Konkurs realioznawczy - The Children of Lir
'The Children of Lir' is an old legend from Irish mythology that mixes magical elements, such as druidic wands and spells, with a message of Christian faith bringing freedom from suffering. It is also a story of loss and enduring love, and some of its themes can be recognized in other well-known European fairy tales.
According to the legend, long ago there was a king called Lir. He lived in a castle with his wife Aobh and their four kids: three boys and a girl. Alas, their happiness was ruined when Lir’s wife died. The king and the children were devastated, and they missed her very much. The monarch knew the children needed a mother, so he decided to marry again. He chose Aobh’s younger sister Aoife, who possessed magical powers, to be his new wife.
Aoife was very beautiful, but she turned out to be a wicked and envious woman. At first, she loved the children, but when she realised that Lir loved them more than he loved her, she became jealous. The new queen did not want to share the king’s love with anybody, so she decided to get rid of his offspring, and she devised a cruel plan.
She hired some men to kill the children, but when the time came, they backed out and ran. Aoife was so furious that she wanted to kill Lir's children with her own hands, but she was afraid that if she did that, their ghosts would haunt her forever. Thus, she decided that she would cast a spell that would force the three princes and their sister to live as swans for nine hundred years. The evil spell would only be broken by the sound of Christian church bells announcing the arrival of St. Patrick in Ireland.
When the children did not return home that evening, the king went to look for them beside the lake. He did not find them, but he saw four beautiful swans. To his amazement one of the swans called out. It was his daughter who told him what Aoife had done to them. Lir returned to his castle and pleaded with his wife to reverse the spell, but she refused. The king became very angry and banished her from his kingdom. He spent the rest of his life beside the lake talking to his children and listening to their beautiful swan songs.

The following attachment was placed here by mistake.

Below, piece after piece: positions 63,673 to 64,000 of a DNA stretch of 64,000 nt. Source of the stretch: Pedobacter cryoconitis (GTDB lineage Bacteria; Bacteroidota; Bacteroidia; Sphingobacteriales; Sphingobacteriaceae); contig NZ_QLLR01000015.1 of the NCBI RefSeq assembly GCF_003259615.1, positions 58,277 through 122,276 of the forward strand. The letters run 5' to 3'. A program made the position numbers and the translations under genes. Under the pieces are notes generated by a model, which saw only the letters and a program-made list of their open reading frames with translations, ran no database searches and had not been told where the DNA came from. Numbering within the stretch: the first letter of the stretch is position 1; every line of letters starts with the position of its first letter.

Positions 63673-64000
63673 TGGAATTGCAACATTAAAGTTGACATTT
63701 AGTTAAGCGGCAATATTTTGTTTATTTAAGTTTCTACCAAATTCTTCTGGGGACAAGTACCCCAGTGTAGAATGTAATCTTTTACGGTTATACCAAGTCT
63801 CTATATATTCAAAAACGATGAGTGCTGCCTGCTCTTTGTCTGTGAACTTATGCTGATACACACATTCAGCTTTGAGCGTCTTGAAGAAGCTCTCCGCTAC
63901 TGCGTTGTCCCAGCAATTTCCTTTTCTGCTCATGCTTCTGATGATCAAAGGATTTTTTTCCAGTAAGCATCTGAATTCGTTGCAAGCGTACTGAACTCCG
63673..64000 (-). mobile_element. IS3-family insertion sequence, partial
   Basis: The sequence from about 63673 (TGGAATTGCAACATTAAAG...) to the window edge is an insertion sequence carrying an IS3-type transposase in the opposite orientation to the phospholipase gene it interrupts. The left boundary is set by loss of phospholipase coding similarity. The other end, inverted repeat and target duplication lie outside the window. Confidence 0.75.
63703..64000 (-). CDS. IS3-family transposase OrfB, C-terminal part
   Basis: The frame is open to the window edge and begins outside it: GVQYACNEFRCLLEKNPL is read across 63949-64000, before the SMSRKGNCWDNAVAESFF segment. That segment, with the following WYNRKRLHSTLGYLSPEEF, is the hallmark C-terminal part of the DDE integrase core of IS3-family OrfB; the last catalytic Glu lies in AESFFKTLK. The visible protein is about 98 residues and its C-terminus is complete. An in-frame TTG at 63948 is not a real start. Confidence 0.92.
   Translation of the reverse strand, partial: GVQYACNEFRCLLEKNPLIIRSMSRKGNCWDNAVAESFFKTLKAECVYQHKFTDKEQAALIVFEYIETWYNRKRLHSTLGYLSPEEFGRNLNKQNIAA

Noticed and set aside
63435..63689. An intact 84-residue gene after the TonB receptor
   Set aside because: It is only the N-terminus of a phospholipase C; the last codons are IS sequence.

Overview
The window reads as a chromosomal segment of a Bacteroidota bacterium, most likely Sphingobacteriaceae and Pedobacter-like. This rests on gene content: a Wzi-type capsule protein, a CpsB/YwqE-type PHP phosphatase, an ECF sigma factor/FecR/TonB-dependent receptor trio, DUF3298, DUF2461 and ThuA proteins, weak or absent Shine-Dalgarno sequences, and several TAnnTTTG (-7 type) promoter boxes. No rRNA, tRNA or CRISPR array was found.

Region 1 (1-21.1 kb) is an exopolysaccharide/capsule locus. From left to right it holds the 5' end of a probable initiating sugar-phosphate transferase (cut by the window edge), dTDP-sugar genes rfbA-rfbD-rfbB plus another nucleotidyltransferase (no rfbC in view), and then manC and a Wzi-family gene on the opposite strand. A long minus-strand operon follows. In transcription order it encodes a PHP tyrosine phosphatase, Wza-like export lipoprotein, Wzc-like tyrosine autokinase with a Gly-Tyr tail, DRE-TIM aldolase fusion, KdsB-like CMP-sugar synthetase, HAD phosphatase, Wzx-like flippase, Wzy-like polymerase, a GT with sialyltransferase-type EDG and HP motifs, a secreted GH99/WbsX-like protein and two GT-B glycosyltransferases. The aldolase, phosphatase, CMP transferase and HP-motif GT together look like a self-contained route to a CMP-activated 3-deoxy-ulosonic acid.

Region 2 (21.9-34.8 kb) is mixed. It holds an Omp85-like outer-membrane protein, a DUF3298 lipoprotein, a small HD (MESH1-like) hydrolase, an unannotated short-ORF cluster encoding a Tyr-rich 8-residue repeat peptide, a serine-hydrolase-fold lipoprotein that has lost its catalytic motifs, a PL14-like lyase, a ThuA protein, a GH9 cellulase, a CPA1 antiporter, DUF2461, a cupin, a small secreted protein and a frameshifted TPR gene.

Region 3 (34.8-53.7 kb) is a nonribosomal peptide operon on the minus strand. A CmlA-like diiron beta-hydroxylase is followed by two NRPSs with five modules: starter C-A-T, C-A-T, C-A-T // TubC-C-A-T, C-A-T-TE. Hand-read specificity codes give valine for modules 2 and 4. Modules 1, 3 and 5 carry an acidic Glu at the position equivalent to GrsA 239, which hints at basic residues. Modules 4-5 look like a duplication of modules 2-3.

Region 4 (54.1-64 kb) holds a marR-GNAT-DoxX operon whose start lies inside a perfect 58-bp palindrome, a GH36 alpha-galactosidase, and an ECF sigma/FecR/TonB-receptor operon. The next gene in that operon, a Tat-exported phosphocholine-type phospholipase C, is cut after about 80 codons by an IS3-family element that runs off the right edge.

After nine hundred years had passed, the swans finally heard the sound they had been waiting for: the sound of a Christian church bell. They swam to shore and met a monk named Caomhog. He was stunned when he saw the four swans turn into humans in front of him. They were so happy that the spell was broken. However, they were now 900 years old. The monk listened to their sad story and when he noticed they started to age rapidly, he baptised them for fear they would die very soon. When they passed away, Caomhog buried them all in one grave. That night in his dream he saw four children flying up through the clouds. He understood that the children of Lir were now happy in heaven, with their mother and father, and their legend would live on forever.